Spatial footprints to planning

Focus
In this article, Edward Pulagis discuses the importance of urban planning functions and responsibilities to the different levels of government, city municipalities and local councils

OWNING a home is important to the spatial footprints of the relationship between housing, transport networks and employment, location and quality of homes within neighbourhood contexts.
Housing is an important commodity and an important focus for contemporary urban planning.
It goes without saying housing is an organising force in the urban economy.
Simply because it expands on the rationale of urban planning as a public policy tool for government intervention in the urban development process of towns and cities.
One of the main purposes for modern urban planning is the creation of safe, healthy and functional living environments through minimising negative social, economic or environmental impacts of private development.
This is accomplished through a method of scaling, downloading and off-loading of urban planning functions and responsibilities to the different levels of government, city municipalities and local councils.
For instance, in the United States and Australia, the urban planning function lies predominantly with state and local governments.

The housing system
By the 19th Century, rapid industrialisation, urban migration and worsening urban health problems led to significant changes in the sanitary conditions of workers in many of the industrial cities of Britain, America and Europe.
Overcrowding of cities also led to more coherent town and country planning framework especially in the UK and the US.
One such planning framework is Ebenezer Howard’s “Garden City” model which set about new, self-contained towns serviced by modern mass transit with improved housing standards and significantly lowered residential densities.
The housing system comprises a series of intersecting features and characteristics.
There are two important features the social and economic significance in the housing system.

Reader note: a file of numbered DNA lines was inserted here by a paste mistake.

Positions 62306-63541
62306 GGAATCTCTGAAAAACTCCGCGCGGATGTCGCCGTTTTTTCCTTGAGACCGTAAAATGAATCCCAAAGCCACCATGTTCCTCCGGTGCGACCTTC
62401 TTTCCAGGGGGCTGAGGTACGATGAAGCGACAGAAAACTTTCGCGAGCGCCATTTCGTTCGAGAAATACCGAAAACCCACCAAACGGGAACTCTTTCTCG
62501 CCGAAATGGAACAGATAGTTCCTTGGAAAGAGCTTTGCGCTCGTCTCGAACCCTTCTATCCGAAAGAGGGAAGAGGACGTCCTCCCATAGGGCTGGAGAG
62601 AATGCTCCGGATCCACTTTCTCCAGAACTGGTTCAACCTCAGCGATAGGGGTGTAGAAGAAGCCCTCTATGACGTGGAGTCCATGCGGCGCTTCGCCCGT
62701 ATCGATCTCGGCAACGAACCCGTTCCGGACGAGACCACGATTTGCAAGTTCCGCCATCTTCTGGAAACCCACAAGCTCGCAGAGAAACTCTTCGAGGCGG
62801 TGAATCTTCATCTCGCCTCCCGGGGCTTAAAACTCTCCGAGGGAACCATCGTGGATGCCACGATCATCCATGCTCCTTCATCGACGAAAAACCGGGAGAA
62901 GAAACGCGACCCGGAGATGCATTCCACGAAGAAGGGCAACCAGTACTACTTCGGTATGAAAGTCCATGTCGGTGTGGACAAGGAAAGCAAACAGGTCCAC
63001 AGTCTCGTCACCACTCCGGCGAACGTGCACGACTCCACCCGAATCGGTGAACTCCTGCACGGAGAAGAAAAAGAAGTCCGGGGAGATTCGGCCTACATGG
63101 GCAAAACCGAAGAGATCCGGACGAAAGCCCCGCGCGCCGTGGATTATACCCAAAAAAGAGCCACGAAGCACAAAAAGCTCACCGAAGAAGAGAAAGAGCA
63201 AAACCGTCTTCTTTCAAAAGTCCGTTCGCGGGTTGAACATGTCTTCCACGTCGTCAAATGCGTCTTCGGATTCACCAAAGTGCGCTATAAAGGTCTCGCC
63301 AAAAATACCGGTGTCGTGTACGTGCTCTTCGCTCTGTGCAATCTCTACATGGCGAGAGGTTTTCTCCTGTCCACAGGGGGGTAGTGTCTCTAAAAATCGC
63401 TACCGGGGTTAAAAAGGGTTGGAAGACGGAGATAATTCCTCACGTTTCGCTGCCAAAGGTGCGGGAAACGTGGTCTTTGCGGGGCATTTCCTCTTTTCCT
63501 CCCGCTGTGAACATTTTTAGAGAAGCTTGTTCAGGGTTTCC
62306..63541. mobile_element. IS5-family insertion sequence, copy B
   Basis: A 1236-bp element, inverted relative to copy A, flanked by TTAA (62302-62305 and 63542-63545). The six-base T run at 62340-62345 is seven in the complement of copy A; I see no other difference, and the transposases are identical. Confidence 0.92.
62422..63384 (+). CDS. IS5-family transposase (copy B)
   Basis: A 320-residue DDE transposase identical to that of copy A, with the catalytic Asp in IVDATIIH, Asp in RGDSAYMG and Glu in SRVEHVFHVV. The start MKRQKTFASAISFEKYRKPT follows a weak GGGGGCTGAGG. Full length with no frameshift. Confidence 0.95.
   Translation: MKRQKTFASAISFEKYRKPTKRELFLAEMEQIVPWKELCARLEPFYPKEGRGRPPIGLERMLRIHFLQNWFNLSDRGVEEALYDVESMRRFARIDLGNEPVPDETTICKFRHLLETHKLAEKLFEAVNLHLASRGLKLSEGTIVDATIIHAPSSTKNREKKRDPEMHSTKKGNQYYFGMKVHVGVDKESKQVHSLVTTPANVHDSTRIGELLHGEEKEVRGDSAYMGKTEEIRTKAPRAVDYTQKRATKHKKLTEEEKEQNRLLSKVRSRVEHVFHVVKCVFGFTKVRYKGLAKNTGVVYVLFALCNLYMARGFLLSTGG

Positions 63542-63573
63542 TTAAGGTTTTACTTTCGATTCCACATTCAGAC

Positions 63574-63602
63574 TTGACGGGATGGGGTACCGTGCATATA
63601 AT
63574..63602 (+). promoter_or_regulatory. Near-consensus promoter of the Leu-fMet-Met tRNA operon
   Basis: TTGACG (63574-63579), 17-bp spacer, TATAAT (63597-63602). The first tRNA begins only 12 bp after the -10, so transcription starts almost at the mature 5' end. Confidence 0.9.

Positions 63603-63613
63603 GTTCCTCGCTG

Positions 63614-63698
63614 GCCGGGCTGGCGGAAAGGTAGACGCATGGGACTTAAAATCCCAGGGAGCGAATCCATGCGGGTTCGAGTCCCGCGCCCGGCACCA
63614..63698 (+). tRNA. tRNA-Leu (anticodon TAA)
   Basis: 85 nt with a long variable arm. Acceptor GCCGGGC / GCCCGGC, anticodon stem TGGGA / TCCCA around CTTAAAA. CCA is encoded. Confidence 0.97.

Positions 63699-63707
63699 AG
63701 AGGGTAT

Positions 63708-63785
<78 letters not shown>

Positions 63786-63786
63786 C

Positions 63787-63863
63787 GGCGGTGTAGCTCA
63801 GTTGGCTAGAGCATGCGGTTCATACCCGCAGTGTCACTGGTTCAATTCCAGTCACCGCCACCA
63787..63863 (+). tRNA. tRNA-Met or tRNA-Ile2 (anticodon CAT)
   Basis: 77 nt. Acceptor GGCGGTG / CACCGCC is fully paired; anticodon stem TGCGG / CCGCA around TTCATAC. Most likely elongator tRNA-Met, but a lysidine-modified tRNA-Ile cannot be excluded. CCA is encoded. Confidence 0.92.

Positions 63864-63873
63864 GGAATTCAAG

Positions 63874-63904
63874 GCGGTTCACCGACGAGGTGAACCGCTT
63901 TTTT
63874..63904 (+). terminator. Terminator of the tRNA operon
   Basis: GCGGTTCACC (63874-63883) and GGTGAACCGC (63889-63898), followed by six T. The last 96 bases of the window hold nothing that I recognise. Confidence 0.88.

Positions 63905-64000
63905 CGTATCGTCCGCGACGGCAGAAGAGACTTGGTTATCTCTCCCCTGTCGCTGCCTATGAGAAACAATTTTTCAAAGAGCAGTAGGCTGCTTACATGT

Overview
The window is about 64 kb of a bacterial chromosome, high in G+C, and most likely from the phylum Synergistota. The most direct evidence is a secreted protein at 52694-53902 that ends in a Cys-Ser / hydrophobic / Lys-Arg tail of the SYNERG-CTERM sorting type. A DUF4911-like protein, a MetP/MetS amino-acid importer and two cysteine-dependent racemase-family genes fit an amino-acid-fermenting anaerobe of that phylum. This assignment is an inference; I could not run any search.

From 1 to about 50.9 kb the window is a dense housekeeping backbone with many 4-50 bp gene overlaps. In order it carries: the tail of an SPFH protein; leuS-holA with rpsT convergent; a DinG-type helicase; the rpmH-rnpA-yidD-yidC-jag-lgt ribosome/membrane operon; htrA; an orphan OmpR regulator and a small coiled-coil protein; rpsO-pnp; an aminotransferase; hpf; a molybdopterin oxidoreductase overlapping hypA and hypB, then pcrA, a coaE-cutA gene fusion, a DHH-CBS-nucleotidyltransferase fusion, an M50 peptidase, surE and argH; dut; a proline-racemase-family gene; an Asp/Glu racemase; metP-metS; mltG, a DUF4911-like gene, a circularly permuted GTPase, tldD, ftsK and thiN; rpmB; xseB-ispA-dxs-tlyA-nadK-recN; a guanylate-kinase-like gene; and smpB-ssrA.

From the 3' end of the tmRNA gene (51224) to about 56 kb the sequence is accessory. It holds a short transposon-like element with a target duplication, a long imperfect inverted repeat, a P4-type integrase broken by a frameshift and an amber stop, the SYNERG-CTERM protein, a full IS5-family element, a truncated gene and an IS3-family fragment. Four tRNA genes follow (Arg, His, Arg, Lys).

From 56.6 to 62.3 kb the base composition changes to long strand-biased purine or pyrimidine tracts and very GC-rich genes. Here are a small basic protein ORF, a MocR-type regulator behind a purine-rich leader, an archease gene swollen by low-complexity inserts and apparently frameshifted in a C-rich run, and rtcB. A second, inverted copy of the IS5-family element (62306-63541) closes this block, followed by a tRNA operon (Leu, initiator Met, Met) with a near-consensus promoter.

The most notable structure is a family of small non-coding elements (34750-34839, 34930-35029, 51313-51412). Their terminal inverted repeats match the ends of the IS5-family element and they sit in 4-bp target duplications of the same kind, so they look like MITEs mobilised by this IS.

Social significance of housing
It is evident housing holds significant social benefits which distinguishes it from other commodities.
At a personal level, moving into the city to take up study or work can be quite daunting, the first priority is seeking a place to live.
Basic shelter is one of the fundamental human need.
In the United Kingdom 96 per cent of the people who took part in Destitution in the UK study agree that having a home is the absolute essential for people to acquire.
Furthermore, the quality and condition of housing also matter and not just about the building.

A street in Sky View Estate in Port Moresby.

Paramount to the well-being of the homeowner or the occupant is the connection between having a good home with proper health standards.
As outlined earlier unhealthy living conditions in Britain and the US triggered public campaigns to better create, rebuild and manage healthier cities implemented through regulations and standards that improved the physical conditions of housing.
In the 21st Century, there is still renewed interest to greatly improve connectivity between building a good home to its associated built environment.
A house is potentially a home where found within its neighbourhood setting is both the social characteristics and physical amenities inclusive of walk paths, playgrounds, local shops, services and schools etc.
Housing is intricately connected to the urban setting.
Which means that it is more than just to purchase or rent a house as a market transaction.
But it is also about the kind of opportunity housing provides for the consumer to other local public goods and services.
This helps explain why issues about the social dimensions of the neighbourhood setting are often debated themes in academic and policy literature about housing and planning.

Economic significance of housing
Housing is important to the economy.
The housing construction or investment sector alone is important contributing between 2.5 per cent and 13.5 per cent in GDP.
In countries like Australia the share of the economy is higher due to higher demographic and urban growth rate than countries with low growth rate.
However, in countries like the UK with low urban growth rate there might be high levels of expenditure on refurbishment, conversion or extension alone.